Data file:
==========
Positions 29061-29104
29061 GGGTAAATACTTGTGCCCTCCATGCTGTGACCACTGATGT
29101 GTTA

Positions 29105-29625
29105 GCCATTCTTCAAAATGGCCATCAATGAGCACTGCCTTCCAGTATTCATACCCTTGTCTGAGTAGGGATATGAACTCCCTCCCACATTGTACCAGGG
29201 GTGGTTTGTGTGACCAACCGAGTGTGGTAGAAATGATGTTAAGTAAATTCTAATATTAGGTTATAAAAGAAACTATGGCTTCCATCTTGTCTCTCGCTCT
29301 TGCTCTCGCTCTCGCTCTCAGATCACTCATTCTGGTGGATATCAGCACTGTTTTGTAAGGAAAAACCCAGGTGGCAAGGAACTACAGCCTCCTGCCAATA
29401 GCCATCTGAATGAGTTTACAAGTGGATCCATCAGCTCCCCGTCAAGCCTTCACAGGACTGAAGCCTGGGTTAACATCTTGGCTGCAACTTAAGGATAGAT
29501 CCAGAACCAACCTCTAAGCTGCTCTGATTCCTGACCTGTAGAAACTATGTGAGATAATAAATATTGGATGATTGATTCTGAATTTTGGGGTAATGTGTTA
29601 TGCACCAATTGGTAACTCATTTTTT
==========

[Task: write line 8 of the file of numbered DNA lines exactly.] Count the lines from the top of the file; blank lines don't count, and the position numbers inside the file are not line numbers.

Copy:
29401 GCCATCTGAATGAGTTTACAAGTGGATCCATCAGCTCCCCGTCAAGCCTTCACAGGACTGAAGCCTGGGTTAACATCTTGGCTGCAACTTAAGGATAGAT